Read the original review on observer.com.
Rex Reed describes his own review of The Shape of Water as going "out on a limb with a saw in [his] hand." Well, I'm here with a mechanical fruit picker to shake the tree and make sure he falls.
This collection of factural errors masquerading as a review describes enough of the movie to ruin any suspense, but gets so much wrong that he can't have been truly watching. Sally Hawkins' character Elisa's face was not, in fact "burned into scar tissue," nor was she "mentally handicapped." He even got the name of the director wrong, crediting recent Star Wars actor Benicio del Toro with the film rather than Guillermo, and said he was from Spain, which neither del Toro is. It has since been corrected after widespread ridicule, but the internet remembers all.
Rex Reed is a serious critic deserving of great respect and esteem
There's no excuse for that kind of rookie mistake in 2017, you should be copy/pasting just for the spelling alone (which he also fucked up--it's Elisa with an S). Hell, if you're feeling fancy you could auto-populate your review template with IMDB data like a falsity contraceptive, although obviously this wouldn't have prevented all the other errors of fact or understanding. It should also be noted that while they updated the review to correct the country and removed the part where he claimed Hawkins' character was mentally handicapped, only the name change is acknowledged in the correction note. I guess it's a little harder to explain how you got basic facts wrong that are explained in the movie he supposedly watched, and the Observer would rather pretend their star reviewer isn't going senile.
Despite acknowledging the obvious themes of the movie, Reed just can't seem to wrap his head around it. "Alas" he sighs, "the more I try to find some kind of justifiable meaning and relevance, the more I find The Shape of Water a loopy, lunkheaded load of drivel. Not as stupid and pointless as that other critically overrated piece of junk Get Out, but determined to go down trying." Oh, he's racist! That explains why he can't tell latinos apart, and also doesn't like a story about amphibious miscegenation. There are only two reasons anyone could hate Get Out, either your favourite movie is Cars 3, or else you were cheering for the Armitage family. Reading this review, it's difficult to decide whether Reed is bigoted or merely stupid. But why choose? As that guy in the White House likes to remind us daily, a white man in his 70s can certainly be both.
The thing about this movie is that it's not subtle. The main character has a speech where she spells out exactly why she's attracted to the fish-man, and there's a scene where a black couple literally isn't allowed to sit in a diner. To miss the point of something this heavy-handed requires obliviousness bordering on willful denial. Or maybe it isn't so much that he missed the point as rejected it. This movie and Get Out are both about groups who are systemically marginalized by society: black people, disabled people, and fish people. Reed repeatedly brings up the fact Elisa cleans toilets and even calls her "pathetic" and "defective," so it's pretty safe to assume he didn't do much empathizing with the film's protagonist. A man who's been paid to watch movies his whole life probably has some serious mental blocks around privilege and the struggles of the "under-classes." It's something of a miracle that despite this review obviously never being run past an editor, it didn't include phrases like "those sorts of people" and "the help."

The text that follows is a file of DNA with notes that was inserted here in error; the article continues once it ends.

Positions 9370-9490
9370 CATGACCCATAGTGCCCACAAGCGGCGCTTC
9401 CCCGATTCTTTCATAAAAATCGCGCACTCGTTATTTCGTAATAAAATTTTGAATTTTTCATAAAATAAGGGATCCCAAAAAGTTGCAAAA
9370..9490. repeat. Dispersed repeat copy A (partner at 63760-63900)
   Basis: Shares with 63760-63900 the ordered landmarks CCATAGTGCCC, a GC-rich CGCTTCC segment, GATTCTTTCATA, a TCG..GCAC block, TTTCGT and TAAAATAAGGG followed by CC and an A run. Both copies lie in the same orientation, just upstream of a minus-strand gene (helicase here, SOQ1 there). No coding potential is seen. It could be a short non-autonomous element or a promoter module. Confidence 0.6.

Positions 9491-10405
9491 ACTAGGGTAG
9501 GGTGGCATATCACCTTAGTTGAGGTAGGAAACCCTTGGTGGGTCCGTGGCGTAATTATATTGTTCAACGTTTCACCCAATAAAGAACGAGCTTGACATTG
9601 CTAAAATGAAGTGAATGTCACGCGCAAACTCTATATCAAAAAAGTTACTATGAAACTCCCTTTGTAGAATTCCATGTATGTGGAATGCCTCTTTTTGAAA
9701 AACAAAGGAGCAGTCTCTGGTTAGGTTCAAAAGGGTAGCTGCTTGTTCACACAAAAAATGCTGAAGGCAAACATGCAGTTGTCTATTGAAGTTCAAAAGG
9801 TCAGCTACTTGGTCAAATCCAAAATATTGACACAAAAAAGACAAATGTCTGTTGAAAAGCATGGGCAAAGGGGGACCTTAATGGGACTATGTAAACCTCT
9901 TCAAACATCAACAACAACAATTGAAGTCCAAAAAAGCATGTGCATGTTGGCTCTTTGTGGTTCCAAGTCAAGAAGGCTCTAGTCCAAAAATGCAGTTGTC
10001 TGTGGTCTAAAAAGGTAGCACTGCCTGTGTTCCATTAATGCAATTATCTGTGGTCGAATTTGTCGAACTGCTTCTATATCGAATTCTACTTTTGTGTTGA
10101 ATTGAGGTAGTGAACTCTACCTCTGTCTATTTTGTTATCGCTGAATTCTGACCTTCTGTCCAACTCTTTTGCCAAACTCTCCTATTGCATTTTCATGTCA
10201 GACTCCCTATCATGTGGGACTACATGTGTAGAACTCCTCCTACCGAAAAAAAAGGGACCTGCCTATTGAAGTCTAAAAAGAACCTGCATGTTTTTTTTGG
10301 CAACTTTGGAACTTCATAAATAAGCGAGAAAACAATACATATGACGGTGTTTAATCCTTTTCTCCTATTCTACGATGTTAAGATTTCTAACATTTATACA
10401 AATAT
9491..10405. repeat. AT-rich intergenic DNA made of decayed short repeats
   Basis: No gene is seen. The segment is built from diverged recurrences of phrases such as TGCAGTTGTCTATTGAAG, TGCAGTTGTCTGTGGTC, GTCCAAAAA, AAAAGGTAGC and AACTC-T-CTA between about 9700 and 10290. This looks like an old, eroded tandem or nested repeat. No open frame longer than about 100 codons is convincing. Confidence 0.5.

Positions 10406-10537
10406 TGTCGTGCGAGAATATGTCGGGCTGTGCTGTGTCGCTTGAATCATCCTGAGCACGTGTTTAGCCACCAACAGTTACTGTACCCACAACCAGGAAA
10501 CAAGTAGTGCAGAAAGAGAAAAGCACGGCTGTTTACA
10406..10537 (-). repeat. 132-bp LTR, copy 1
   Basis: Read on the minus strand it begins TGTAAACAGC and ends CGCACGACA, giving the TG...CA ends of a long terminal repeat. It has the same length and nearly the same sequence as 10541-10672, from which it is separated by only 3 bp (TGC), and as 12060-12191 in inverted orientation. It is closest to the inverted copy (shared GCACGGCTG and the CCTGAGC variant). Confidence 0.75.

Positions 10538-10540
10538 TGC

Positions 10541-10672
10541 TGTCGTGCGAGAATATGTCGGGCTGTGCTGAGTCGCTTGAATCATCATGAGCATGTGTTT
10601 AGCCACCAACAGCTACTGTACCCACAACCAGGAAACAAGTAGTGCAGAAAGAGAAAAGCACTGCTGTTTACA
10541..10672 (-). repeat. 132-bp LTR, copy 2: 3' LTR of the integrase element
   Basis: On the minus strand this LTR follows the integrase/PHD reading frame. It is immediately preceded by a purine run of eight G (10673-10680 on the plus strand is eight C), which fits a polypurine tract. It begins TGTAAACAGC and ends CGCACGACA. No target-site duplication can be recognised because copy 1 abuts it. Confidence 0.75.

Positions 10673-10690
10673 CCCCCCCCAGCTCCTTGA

However, mere prejudice cannot explain all of the things Reed gets wrong in this review. For example, he says the movie has "villains from Central Casting, including the Russians" and later claims Elisa attempts her rescue "knowing the unfortunate fish man faces extinction at the hands of the Kremlin." This is a complete fabrication--whether the Russians are villains at all is open to debate, and in any case Elisa doesn't know about them. It's difficult to guess which parts of the movie went over his head. Did he miss all the parts where the Americans were torturing the piscine love interest? Was he confused about which of the many white guys was the Soviet agent? Or maybe, like Jen Kirkman and the DNC, he labels everybody he doesn't like as a Russian operative. Reed is probably right that Benicio del Toro's story of a mentally handicapped woman saving a monster from the Kremlin is pretty bad. Fortunately for us, nobody but him had to watch that movie.
But just when you think the review is mercifully about to end, there's a massive spoiler for the climax of the movie, like the last petulent stomp of a toddler whose tantrum has not produced an ice cream cone. The question raised by Reed's review of The Shape of Water: an old man may stare at a movie, but did he really watch? Like colours, we can never truly know what another person sees. You know what I say, one man's "got fired by the Observer in May" is another man's "never should've been hired back in any capacity, except maybe to clean the toilets."